By Sampath Kumar
BBC correspondent in Madras
Human right groups fighting the practice of female infanticide in the southern Indian state of Tamil Nadu have launched a new campaign.
Baby girls are in danger
They are now coming to the aid of mothers found guilty of killing their new-born babies.
Surveys indicate that 16 new-born girls in every 1,000 in Tamil Nadu are killed.
But rights campaigners say the mother of an unwanted girl child is as much a victim as the baby.
Killing baby girls soon after birth is widely practised in poor southern districts of the state, with some areas reporting 15% deaths among female babies.
Human rights groups say the practice has now spread from three to 13 districts.
In recent years, two mothers have been sentenced to life imprisonment for killing their baby daughters.
Several others have been given jail terms ranging from six months to three years.
A spokesperson for the Campaign Against Female Infanticide, Renganathan, says in a poor and illiterate society girls face threats of sexual exploitation.
Some are even killed if dowry demands are not met.
And there is no social security provision - so brides are dependent on the in-laws with whom they live.
Ranganathan says in such societies, the mother of an unwanted girl child is as much a victim as the child herself.
According to a retired Bombay High Court judge, Justice Suresh, women have no choice.
"The decision to kill the baby is made by her husband and parents-in-law.
"If she disobeys, she has to face the wrath of the family."
He says the law is deficient and it is time to adopt measures to help mothers who themselves are victims.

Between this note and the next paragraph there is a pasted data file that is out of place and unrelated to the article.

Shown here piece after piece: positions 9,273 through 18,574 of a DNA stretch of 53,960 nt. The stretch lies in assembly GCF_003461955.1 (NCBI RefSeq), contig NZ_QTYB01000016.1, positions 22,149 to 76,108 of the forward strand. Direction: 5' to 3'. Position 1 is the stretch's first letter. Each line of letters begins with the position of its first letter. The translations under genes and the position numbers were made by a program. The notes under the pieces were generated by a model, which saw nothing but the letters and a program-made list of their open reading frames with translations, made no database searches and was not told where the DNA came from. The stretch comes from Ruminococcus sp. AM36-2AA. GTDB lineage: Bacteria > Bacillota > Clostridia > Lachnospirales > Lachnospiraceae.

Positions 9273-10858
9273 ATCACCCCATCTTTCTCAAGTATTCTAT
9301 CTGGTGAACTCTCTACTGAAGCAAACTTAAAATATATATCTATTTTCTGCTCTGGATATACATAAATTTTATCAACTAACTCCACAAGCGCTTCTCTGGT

Twenty cases of female infanticide, in which the mothers were punished, have been documented by a Madurai-based non-governmental organisation, the Society for Integrated Rural Development.
Among them, one family lost its home and two couples separated because of the punishment given to the mother.
All of the affected families had members who showed suicidal tendencies and three mothers actually attempted suicide.
Children in 10 of the families lived like orphans after their parents were sent to jail.
And 12 families were financially ruined after fighting costly legal battles.
Eminent feminist writer, Rajam Krishnan, one of the first to write on female infanticide in the state, said she met several mothers who were full of remorse when they told her why they had to kill their child.
But the head of Tamil Nadu's Women's Commission, Vasanthi Devi, said mothers could not be exonerated.
She said the girl child's right to live could not be ensured if a deterrent punishment was removed.
The commission has, however, recommended milder punishment.
Rights activists say even milder punishment could leave the mother with social stigma and cause severe psychological problems.